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[seylz-pee-puh l] /ˈseɪlzˌpi pəl/
plural noun
people engaged in selling.
Origin of salespeople
1875-80, Americanism; sales + people


[seylz-pur-suh n] /ˈseɪlzˌpɜr sən/
a person who sells goods, services, etc.
1915-20; sales + person
Usage note
See -person. Unabridged
Based on the Random House Dictionary, © Random House, Inc. 2015.
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Examples from the Web for salespeople
Contemporary Examples
Historical Examples
  • And the several thousand salespeople in the huge store were slangily nicknamed "Peter Rolls's hands."

    Winnie Childs C. N. Williamson
  • She had vaguely heard that shopwalkers in England could make or break the salespeople.

    Winnie Childs C. N. Williamson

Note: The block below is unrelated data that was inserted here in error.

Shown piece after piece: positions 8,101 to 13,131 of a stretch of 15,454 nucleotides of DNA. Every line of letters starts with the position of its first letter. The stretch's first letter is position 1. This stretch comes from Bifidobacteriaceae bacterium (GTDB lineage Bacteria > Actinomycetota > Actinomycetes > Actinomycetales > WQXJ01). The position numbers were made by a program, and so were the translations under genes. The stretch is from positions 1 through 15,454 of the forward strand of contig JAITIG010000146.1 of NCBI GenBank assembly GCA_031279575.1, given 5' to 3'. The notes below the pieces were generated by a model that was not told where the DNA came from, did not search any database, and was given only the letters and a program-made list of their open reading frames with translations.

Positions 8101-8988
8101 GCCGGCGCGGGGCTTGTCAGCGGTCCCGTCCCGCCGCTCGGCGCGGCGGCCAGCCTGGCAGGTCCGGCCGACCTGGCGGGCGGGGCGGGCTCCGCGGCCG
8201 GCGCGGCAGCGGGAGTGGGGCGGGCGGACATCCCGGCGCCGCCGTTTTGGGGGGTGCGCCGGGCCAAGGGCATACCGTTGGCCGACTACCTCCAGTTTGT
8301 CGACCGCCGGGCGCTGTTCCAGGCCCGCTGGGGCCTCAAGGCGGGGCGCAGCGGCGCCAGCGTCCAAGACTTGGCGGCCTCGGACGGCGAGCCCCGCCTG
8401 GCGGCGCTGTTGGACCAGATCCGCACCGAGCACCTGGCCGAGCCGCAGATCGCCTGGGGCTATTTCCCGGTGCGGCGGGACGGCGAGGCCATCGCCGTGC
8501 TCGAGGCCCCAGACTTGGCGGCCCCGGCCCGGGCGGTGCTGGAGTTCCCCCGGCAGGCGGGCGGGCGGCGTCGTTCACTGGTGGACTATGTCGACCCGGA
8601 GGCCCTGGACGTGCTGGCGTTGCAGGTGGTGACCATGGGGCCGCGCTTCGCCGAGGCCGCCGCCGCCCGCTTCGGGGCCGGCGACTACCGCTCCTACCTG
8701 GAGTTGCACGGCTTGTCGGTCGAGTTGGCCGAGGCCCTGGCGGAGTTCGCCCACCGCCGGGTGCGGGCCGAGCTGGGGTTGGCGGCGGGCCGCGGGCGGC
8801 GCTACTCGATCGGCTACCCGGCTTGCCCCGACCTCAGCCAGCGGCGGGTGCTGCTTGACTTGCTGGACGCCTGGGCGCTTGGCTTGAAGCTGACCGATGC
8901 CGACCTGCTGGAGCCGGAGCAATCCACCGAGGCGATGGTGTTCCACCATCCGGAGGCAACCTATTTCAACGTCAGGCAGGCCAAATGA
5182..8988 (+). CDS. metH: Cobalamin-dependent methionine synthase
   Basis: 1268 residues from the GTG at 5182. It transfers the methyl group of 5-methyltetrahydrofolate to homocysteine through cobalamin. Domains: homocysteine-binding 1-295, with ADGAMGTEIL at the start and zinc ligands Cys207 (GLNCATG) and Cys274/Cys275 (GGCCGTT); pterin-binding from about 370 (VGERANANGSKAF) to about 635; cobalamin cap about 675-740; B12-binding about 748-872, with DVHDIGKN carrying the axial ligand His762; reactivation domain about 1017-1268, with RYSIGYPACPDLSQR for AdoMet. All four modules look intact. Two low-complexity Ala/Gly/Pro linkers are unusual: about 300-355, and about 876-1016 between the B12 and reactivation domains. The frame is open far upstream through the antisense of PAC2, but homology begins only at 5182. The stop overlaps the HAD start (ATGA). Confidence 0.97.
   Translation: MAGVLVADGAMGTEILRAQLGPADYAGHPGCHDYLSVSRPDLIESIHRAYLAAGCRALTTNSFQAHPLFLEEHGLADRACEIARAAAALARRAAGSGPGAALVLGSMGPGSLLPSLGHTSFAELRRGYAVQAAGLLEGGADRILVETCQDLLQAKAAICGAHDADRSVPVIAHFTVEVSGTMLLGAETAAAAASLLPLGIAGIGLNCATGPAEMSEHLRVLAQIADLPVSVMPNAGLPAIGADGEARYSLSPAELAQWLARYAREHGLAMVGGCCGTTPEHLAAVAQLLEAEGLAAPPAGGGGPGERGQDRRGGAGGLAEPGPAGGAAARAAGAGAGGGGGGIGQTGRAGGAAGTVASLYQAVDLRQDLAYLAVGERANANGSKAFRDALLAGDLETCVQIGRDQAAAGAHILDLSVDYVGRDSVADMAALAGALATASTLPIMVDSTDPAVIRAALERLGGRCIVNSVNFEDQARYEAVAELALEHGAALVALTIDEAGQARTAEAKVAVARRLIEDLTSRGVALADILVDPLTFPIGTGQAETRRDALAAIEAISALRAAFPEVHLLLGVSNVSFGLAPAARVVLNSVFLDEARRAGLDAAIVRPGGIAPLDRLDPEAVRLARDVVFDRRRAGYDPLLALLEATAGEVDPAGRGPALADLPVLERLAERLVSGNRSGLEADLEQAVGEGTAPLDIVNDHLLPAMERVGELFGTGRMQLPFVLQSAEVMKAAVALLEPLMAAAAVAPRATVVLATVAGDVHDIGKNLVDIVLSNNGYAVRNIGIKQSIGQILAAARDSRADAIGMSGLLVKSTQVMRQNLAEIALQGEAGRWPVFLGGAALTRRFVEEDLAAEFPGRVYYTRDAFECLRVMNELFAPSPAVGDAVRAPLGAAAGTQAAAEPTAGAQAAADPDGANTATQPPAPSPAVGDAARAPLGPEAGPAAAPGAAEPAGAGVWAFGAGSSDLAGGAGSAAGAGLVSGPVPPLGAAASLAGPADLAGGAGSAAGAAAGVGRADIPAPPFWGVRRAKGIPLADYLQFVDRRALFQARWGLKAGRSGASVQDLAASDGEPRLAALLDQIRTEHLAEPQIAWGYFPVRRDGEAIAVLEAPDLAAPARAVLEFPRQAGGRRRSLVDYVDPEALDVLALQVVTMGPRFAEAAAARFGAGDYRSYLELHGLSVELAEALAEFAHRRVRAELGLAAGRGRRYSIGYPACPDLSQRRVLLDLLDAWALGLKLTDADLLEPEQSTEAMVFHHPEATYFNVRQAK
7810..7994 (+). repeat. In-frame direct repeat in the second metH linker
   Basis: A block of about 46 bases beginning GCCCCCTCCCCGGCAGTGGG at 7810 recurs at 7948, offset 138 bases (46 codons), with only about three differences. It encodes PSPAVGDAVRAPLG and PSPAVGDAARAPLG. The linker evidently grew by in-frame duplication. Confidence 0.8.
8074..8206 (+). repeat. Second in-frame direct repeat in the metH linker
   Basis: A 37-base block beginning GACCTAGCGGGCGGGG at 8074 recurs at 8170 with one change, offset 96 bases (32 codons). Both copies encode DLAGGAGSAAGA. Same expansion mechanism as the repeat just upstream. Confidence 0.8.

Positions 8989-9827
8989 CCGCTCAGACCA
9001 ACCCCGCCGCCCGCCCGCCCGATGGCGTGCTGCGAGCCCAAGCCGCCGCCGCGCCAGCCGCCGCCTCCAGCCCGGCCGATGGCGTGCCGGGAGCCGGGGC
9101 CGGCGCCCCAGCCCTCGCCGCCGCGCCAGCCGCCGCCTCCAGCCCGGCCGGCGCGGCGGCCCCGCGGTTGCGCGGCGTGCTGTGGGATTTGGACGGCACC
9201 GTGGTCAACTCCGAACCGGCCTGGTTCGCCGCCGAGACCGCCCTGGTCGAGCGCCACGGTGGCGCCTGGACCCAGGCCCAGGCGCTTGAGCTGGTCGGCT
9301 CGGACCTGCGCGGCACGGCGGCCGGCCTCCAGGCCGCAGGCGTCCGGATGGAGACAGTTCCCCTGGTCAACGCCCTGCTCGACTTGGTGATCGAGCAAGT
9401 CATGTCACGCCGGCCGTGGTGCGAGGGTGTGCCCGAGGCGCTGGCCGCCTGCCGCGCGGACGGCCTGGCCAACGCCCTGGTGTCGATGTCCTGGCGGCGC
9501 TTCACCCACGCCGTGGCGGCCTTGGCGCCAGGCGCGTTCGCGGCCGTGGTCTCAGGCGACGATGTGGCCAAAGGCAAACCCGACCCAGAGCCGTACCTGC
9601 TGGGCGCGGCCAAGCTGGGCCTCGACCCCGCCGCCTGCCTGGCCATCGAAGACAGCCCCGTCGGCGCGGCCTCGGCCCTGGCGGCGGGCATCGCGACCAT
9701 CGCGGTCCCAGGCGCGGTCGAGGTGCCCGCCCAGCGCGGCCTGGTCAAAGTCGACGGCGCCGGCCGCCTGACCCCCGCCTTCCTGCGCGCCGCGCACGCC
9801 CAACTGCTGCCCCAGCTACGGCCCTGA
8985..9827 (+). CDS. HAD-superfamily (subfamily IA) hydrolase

• Very naturally, the merchants and the salespeople did not like this.

    The King's Cup-Bearer Amy Catherine Walton
  • In an instant she realized that the pads upon which salespeople did hasty sums must be called check books, anyhow in America.

    Winnie Childs C. N. Williamson
  • And then you can leave your salespeople to wait on all customers, giving you more time for real management—generalship.

    Analyzing Character Katherine M. H. Blackford and Arthur Newcomb
  • About hours—we close at the right time, but the salespeople are kept late, often very late, looking over stock.

    Winnie Childs C. N. Williamson
Word Origin and History for salespeople



1920, from genitive of sale + person.

Online Etymology Dictionary, © 2010 Douglas Harper
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